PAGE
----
Transforming Acute Pain Management in Sickle Cell Disease: Where Are We Now?

August 2020 Issue

  1. Lori-Ann Edwards, MD Resident, Clinical Anesthesia-2, Department of Anesthesiology, Lewis Katz School of Medicine and Temple University Hospital Co-author
  2. Camille V. Edwards, MD Hematology and Oncology Fellow, Boston University and Boston Medical Center Co-author
  3. Reda Tolba, MD Chairman Pain Management Department, Anesthesiology Institute, Cleveland Clinic Abu Dhabi, United Arab Emirates Co-author


Introduction

Sickle cell disease (SCD) affects millions worldwide and has become a major public health dilemma in the United States. Although the national incidence is unknown, an estimated 100,000 people are believed to be affected.[1] In 2004, there were approximately 113,000 hospitalizations for sickle cell–related illnesses in the United States, representing an estimated $488 billion in healthcare expenditures.[2]


The future of pain management for this patient group is promising... [this could] improve morbidity, decrease hospital stays, and decrease hospitalizations.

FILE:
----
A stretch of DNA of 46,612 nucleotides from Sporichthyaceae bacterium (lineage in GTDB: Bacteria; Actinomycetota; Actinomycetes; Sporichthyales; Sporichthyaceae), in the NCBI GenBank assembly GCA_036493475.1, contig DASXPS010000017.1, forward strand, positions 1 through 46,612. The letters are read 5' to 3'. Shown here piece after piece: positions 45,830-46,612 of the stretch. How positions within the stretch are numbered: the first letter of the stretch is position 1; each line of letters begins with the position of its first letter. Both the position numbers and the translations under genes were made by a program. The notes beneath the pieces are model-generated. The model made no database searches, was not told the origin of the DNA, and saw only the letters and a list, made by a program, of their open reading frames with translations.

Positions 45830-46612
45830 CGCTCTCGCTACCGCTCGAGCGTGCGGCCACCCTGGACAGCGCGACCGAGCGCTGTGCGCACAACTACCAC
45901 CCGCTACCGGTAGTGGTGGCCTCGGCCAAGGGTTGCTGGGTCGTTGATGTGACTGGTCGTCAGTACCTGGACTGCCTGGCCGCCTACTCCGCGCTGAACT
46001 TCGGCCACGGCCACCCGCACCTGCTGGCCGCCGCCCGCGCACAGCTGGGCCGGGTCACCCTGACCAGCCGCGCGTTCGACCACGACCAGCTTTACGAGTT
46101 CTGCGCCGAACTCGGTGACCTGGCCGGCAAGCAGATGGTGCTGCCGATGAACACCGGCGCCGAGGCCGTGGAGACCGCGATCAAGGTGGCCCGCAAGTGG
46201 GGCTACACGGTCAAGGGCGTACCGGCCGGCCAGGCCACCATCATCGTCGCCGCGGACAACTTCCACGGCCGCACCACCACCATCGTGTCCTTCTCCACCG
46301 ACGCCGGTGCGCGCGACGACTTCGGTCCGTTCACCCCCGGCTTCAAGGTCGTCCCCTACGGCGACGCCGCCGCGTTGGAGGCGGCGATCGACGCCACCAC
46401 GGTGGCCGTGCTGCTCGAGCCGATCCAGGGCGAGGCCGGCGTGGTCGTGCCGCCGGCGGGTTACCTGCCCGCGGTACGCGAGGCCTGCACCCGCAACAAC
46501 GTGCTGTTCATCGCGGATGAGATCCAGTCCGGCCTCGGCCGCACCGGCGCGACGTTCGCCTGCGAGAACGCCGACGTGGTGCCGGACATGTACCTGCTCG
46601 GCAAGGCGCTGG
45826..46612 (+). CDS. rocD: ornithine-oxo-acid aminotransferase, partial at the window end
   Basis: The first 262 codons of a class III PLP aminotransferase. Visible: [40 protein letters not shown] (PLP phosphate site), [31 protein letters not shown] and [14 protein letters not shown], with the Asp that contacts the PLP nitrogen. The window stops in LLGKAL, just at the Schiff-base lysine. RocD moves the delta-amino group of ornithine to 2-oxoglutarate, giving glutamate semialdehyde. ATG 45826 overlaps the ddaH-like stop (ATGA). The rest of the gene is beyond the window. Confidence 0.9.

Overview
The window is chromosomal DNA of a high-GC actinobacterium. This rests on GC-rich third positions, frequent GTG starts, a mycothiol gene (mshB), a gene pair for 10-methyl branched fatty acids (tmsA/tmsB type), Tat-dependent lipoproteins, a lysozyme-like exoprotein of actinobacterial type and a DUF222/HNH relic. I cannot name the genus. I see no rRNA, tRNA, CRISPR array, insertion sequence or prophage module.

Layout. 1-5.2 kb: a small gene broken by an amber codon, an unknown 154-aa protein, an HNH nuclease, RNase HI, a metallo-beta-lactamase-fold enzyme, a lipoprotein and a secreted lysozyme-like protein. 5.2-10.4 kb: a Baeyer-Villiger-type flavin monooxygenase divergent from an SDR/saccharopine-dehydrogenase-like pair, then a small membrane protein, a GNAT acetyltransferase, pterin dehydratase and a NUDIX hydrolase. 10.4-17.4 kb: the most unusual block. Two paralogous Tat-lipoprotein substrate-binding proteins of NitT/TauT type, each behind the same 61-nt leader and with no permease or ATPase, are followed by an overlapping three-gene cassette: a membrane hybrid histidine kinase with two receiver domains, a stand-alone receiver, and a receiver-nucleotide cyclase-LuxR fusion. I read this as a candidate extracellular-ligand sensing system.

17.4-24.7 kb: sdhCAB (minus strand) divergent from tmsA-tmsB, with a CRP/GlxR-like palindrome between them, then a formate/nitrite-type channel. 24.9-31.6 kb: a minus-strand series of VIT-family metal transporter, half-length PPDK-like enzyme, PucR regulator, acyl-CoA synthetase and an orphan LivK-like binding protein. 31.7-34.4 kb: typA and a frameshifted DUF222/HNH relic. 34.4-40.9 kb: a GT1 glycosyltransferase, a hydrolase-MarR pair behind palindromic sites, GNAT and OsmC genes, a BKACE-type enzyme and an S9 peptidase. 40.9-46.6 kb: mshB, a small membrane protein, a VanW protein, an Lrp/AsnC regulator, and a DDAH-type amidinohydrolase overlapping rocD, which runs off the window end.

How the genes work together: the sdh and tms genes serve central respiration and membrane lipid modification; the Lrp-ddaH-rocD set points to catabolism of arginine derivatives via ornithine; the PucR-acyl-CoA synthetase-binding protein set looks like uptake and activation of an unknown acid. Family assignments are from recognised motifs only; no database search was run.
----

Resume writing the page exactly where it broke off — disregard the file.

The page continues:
SCD comprises a group of inherited hemoglobinopathies that cause characteristic sickling of red blood cells. Hallmarks of the disease include vaso-occlusion, chronic hemolysis, and increased adhesion of cells to the vascular endothelium, which can lead to multiorgan dysfunction and early mortality. Specifically, vaso-occlusion results in microvascular obstruction, ischemia, and tissue damage at various anatomical sites, which most commonly manifest as severe recurrent episodes of acute pain (Figure 1). Increased inflammation and alterations in nociception also play a role. The frequency, occurrence, and severity of acute pain episodes vary greatly among individuals with the disease, and patients may choose to manage episodes at home using an individualized care plan or seek medical attention. Here, we focus on inpatient management of acute pain episodes in patients with SCD.


Figure 1
A: Sickling of cells with abnormal hemoglobin S during deoxygenation. 1B: The up-regulation of P-selectin and other adhesion molecules in endothelial cells and platelets leads to abnormal rolling, slow flow and adhesion of sickle cells to vessel surfaces. 1C: Vaso-occlusion of microvasculature by red blood cells.

 

Overview of Acute Pain Management

Patients who present to the emergency department or a day hospital should have rapid assessment of pain and other SCD-related comorbidities that may require treatment. Early assessment and aggressive management are paramount. Key components of the clinical assessment include the patient’s report of the following.

  • Pain onset
  • Location
  • Quality of pain
  • Intensity of pain
  • Similarity with prior episodes
  • Associated symptoms
  • Outpatient analgesic use